Jun 18, 2001 6:21 PM
|Good strategic advice, but it pays to realize that in a Cat 5 race, the most likely thing to happen is a constant shelling of people off the back, triggered by crashes or a high pace. It's not likely there'll actually be much executed strategy on anybody's part. Plans will be made by you and others, but the pace will determine who survives to the finish. You have to be at the finish to win, and many's the time I've heard "OK, we'll launch an attack at the half way point, you initiate, and we'll sit on while the other guys do all the work . . . . " but guess what, two of your buddies are off the back by the mid point, and you're hanging on by a thread. This was either caused by some attempted early moves or the fact that things are just a whole lot faster/harder than you expected. The most important thing is to make it to the last few laps without having worked too hard, find a good place on the course to move as close to the front as possible, and hope for the best in the sprint. It's a rare situation where all the stuff described here actually happens at the Cat 5 level.|
|re: Race advice for first time team||bigbadtrikid|
Jun 18, 2001 1:30 PM
|Stay at the front. And a qoute I always like is "if in doubt take the lead. And always remember Lance out there. He always make the pain go away for me.|
|re: Race advice for first time team||Skeptic|
Jun 20, 2001 1:41 PM
|So, in one thread you're asking for advice because you're entering your first RR and in this thread you're giving advice? Seems goofy.|
|(bracing for the flames) I know this sounds ridiculous but||lonefrontranger|
Jun 24, 2001 10:17 AM
|... if you're serious about executing tight tactics, those mini two-way radios are employed a lot in collegiate races for exactly the reasons that Kerry posted in the "reality" response, i.e. you don't want to get past the major climb only to realize your team's strung out all over creation. I've been in and seen well-organized Women's 4 teams who used them to fantastic result, because they save the "lieutenants" (your #2 & #3 riders) the effort of having to ride all over the field trying to round everyone up. It boils down to the ability to make fast, effective decisions, and IMO 2-way radio helps lower cat riders more than anyone else in that regard.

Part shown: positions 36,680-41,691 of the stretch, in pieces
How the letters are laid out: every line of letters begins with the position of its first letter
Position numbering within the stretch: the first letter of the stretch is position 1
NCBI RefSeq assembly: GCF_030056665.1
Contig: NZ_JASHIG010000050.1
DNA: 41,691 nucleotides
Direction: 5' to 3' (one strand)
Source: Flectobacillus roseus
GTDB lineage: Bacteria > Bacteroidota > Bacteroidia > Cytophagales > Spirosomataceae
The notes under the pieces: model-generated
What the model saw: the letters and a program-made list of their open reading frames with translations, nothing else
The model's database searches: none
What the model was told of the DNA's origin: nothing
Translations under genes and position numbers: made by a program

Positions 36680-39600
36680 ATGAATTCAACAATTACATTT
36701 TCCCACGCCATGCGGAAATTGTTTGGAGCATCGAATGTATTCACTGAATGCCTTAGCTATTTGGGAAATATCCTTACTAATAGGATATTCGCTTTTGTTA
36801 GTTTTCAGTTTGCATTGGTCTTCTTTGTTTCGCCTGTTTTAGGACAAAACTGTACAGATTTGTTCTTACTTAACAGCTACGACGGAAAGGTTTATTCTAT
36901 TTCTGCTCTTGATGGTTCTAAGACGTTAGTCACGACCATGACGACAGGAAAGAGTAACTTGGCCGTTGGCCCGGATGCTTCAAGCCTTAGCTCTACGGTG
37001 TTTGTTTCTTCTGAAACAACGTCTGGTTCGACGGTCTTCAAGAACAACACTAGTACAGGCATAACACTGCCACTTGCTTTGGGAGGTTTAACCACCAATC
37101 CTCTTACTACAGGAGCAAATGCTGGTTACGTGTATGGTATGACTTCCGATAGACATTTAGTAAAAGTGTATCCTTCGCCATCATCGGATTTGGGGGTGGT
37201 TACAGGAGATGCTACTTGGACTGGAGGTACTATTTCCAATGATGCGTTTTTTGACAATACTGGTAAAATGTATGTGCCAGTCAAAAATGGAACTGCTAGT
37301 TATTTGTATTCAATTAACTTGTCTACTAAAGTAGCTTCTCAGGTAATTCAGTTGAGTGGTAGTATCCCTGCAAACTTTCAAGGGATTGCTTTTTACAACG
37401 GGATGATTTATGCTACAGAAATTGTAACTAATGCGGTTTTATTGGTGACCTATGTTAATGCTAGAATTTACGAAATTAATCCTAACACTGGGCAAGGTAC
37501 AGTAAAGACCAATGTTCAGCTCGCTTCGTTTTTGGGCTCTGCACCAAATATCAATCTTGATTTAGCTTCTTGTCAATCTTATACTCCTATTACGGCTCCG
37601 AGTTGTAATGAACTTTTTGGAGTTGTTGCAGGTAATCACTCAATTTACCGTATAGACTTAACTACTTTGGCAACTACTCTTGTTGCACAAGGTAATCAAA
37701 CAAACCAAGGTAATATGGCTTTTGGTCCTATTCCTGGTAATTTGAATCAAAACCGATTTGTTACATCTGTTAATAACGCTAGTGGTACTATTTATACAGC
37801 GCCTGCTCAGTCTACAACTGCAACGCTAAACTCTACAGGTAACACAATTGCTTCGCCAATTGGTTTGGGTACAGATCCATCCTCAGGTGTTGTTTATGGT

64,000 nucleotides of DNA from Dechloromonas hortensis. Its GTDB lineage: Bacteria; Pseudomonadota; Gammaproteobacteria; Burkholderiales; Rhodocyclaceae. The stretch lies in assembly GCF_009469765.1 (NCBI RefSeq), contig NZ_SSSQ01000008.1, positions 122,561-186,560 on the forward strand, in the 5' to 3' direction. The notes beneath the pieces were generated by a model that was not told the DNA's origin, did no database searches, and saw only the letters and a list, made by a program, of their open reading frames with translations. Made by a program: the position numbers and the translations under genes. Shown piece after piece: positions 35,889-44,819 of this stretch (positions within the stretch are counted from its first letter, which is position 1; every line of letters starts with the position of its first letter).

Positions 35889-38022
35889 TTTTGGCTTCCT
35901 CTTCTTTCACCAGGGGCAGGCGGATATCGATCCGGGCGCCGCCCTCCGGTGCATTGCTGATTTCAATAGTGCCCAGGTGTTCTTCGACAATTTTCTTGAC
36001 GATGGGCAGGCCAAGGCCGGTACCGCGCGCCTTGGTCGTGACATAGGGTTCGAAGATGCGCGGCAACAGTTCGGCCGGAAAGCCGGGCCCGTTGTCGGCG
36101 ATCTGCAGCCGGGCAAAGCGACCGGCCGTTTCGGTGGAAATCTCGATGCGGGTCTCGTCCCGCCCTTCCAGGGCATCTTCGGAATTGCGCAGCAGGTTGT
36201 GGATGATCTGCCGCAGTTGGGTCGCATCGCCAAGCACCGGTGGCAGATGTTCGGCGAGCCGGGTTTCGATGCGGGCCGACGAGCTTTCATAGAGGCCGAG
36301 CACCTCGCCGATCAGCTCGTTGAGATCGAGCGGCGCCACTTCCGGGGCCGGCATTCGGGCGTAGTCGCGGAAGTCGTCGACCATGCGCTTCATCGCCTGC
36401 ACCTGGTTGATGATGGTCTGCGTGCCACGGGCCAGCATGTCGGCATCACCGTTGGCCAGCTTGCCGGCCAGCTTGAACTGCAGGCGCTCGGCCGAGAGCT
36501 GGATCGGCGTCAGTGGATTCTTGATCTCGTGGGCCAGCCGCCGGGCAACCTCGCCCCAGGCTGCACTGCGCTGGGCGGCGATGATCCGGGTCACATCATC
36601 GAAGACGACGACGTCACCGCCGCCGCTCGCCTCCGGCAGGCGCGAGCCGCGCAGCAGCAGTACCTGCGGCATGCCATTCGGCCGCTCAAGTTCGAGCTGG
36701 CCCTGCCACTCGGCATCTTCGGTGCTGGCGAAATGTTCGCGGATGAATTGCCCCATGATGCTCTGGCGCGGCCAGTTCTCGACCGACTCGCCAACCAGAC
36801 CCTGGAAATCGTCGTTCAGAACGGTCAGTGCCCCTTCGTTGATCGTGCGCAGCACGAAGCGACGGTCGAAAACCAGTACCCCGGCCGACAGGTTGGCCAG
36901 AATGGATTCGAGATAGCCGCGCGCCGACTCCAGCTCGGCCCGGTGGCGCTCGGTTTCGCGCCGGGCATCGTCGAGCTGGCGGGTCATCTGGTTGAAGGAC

The caveat is you have to practice and know how to use them safely BEFORE you take them into a race. The coaches / teams I've worked with who used 2-way are dead adamant about this.
Only the headset style is safe to use (the mic clips to the collar of your jersey), and put tape over the ear that has the earbud in, to kill the wind noise. Practice using them together beforehand (while riding) so that you establish a "code" language. You want to keep discussions *very* brief, and make sure you pay close attention to what's going on in front of you while you're talking. Don't turn the volume up so loud that everyone around you can hear your tactical discussions (don't laugh, my team has done this).
Also, you don't have to "wire" everyone, just the key riders. The teams I've done this with, the "dumb" riders were the domestiques (pack fodder) and were advised they were to stay alert because if they got out of sight they were SOL.
I'm sure it isn't financially feasible for you guys to buy a set just for this event, but if someone has a set to borrow, or if you have a set already (you mentioned you guys MTB, and they come in huge handy for that) you might consider it.
Before the rest of the world sends me down in flames, I'd like to mention that the sheer act of having a plan and executing it will go an awful long way in a Cat 5 race. The advice from the others is dead on the money, and I wouldn't change it. I just wanted to bring up an idea that's worked very well for the teams I've ridden on.